Monday, January 3, 2011
Asia's unstable rise
Many commentators are heralding Asia's rise in the wake of the global financial crisis. Compared to the US and Europe, prospects in the region do look good. Events both recent and over the year, however, warn us not to assume the phenomenon is irresistible. While rising, the region is exposed to continuing sources of instability.
The current turmoil on the Korean peninsula demonstrates this vividly. An unresolved relic of the Cold War, Pyongyang's nuclear ambitions have been difficult to deal with despite the diplomatic efforts of the six-party talks.
But it isn't nuclear warheads that have created the current turmoil. A torpedo sank the South Korean Navy vessel Cheonan in March, and on November 20 artillery shells pummelled South Korean military and civilian installations on the disputed island of Yeongpyeong. Standard weapons are more than enough to create a new sense of uncertainty. Nothing done since March has rebuilt stability.
Never mind that South Korea is a major economy and hosted the recent G-20 summit, the first in Asia. Economic growth in the country, as in much of Asia, is built on a tenuous foundation of peace. Unable to manage the situation, Seoul has reinvigorated its old alliance with the US.
Ties with China are inevitably affected. Like most Asians, South Koreans look to the Chinese economy to drive growth. It is indeed one of the few countries in Asia to enjoy a trade surplus with China. There was earlier talk about a free trade agreement with China, either bilaterally or including Japan as a third partner. Such economic diplomacy now looks less likely.
China is the only country believed to be able to influence Pyongyang. But what Beijing has done since March is judged by many in South Korea as being less than helpful.
This highlights a second question about the rise of Asia: the role and attitude of China. There is no single Asia. Much depends - perhaps too much - on this giant that is changing as it rises.
Economically, China is the hub for the region's future growth. Inter-dependence in trade and investment between South Korea, Japan, Asean and even Taiwan - especially after their Chinese free trade agreement - is real and growing. The picture in South Asia too is similar, with China now India's number one trade partner.
Politically, however, Beijing has been much less attractive in 2010. The Korean issue comes on top of controversies with Asean members in the South China Sea, as well as the dispute with Japan over the Senkaku islands. These steps were surprising as China has for over a decade sought to befriend and charm Asean neighbours. The current leaders in Tokyo also want better ties with Beijing.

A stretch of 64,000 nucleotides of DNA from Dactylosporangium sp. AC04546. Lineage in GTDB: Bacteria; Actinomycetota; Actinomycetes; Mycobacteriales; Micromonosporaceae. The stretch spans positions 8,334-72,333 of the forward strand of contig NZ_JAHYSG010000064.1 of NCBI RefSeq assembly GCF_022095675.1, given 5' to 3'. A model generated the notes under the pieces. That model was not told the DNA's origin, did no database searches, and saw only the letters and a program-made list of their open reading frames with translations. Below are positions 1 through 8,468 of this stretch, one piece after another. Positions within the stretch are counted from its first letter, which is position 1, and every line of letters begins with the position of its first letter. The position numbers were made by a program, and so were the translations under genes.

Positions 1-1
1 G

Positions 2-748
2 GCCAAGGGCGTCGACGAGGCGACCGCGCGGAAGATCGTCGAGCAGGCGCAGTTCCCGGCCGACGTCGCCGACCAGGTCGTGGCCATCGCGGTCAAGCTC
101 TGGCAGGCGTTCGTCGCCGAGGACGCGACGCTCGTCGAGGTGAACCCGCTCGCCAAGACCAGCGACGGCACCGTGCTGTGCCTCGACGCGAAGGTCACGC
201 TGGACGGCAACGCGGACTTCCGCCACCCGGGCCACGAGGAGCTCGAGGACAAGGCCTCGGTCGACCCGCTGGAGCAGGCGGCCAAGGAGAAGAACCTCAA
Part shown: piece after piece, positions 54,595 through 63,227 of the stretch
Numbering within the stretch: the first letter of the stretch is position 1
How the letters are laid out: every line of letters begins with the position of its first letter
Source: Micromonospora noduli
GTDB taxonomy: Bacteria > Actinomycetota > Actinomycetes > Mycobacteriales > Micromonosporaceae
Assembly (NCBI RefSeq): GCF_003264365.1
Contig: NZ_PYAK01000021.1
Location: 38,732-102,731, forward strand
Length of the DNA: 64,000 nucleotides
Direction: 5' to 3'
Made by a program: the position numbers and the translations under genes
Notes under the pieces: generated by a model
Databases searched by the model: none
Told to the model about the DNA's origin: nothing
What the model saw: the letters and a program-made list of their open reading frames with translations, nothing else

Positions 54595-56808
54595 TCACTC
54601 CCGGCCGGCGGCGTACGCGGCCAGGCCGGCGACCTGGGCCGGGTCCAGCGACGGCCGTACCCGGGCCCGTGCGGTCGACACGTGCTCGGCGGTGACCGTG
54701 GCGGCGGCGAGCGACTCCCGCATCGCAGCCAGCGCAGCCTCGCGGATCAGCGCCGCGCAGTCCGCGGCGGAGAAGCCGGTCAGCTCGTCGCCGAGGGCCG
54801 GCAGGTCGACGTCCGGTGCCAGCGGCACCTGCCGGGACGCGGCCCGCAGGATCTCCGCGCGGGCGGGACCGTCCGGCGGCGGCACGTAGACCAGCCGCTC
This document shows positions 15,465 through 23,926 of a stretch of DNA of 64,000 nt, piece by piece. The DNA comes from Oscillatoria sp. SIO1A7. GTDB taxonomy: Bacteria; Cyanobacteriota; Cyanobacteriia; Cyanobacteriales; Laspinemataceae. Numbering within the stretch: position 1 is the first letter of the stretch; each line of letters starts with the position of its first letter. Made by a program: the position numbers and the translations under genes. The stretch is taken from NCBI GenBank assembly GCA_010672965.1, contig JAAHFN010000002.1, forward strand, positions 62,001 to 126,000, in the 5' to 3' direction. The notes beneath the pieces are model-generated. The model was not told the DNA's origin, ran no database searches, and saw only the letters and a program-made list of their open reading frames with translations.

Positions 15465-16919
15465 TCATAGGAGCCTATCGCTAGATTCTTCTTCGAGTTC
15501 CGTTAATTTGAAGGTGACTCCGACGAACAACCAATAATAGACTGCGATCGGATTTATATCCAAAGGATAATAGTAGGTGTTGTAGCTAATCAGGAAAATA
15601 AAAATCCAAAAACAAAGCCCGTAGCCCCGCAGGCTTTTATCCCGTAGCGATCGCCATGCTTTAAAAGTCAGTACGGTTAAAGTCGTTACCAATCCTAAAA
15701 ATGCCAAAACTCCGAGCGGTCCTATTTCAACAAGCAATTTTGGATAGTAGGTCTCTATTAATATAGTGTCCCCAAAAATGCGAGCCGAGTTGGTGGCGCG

Visiting India in December, for the first time in five years, Chinese Premier Wen signed off on business deals worth US$16 billion. But the underlying competition between the two Asian giants continues to simmer. There is strategic competition over sea power as well as distant points in the Himalayas and political influence as India vies for a seat on the UN Security Council, where China is the only current Asian permanent representative.
That the Chinese leader went on to visit Pakistan also did not escape notice. Many in New Delhi believe Beijing continues to support their old rival in order to preoccupy India. Even in economic relations, trade tensions underscore the increase in flows, and India has slapped tariffs on a range of Chinese imports, including in the telecoms sector.
The nature of China and its diplomacy is being tested, and how Beijing has acted and will act in the coming months will be judged as showing its character as it grows. Some already ascribe ambition and arrogance to China while others will wait and see. Perceptions will shape how other Asians react. How the Chinese leadership approaches the US-China Summit to be held in January will be looked at carefully, not only by Americans but by other Asians.
It is to Asia's credit that through the financial crisis and 2010, the region has continued to rise. But challenges in 2011 may be even tougher, not only in economics but the underlying politics. Growth will be tested, but even fundamental peace and stability will come under stress. Compared to the developed world, Asia may be the only region expected to show strong growth, but that does not mean Asia is ready to be alone.
By Simon Tay chairman of the Singapore Institute of International Affairs and author of "Asia Alone: The Dangerous Post-Crisis Divide From America."